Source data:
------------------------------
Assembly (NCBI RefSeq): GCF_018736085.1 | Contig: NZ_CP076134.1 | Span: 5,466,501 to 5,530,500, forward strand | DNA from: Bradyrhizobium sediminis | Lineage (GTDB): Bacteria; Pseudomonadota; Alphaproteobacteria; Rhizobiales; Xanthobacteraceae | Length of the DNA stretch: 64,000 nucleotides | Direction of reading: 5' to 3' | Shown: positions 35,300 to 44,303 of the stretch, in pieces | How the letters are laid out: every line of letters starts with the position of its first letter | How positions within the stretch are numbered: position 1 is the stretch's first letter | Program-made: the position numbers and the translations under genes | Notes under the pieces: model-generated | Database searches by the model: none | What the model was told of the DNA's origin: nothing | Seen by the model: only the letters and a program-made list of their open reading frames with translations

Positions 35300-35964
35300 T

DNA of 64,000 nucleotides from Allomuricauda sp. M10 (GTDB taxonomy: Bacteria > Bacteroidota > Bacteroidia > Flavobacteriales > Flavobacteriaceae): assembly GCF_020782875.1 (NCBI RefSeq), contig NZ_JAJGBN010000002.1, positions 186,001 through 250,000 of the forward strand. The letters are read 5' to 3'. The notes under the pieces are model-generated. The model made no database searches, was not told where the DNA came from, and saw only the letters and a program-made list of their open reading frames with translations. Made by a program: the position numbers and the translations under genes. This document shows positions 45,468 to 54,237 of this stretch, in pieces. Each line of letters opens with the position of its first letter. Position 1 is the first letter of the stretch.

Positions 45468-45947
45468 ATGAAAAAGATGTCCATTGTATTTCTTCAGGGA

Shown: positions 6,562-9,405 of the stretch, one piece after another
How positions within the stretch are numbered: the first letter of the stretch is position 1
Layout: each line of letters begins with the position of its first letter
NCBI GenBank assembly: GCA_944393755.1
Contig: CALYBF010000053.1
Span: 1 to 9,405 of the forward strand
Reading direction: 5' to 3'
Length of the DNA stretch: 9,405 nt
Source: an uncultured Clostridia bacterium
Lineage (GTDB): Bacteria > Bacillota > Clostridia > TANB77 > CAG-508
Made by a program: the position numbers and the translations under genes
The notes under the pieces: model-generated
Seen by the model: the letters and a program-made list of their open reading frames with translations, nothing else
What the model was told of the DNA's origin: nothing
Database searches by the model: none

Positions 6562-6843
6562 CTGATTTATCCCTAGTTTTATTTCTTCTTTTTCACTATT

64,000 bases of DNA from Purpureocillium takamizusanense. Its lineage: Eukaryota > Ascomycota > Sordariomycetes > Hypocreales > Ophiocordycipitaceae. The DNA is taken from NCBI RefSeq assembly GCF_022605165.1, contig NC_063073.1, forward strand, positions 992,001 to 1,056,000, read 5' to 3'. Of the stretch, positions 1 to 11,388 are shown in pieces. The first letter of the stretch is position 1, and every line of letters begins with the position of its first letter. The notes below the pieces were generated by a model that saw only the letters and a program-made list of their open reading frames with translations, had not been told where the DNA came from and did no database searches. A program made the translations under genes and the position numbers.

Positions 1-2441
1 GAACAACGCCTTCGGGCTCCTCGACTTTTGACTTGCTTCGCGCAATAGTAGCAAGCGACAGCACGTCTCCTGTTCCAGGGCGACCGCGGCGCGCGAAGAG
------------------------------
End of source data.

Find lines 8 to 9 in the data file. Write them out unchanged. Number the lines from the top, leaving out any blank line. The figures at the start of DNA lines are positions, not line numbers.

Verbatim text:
How positions within the stretch are numbered: the first letter of the stretch is position 1
Layout: each line of letters begins with the position of its first letter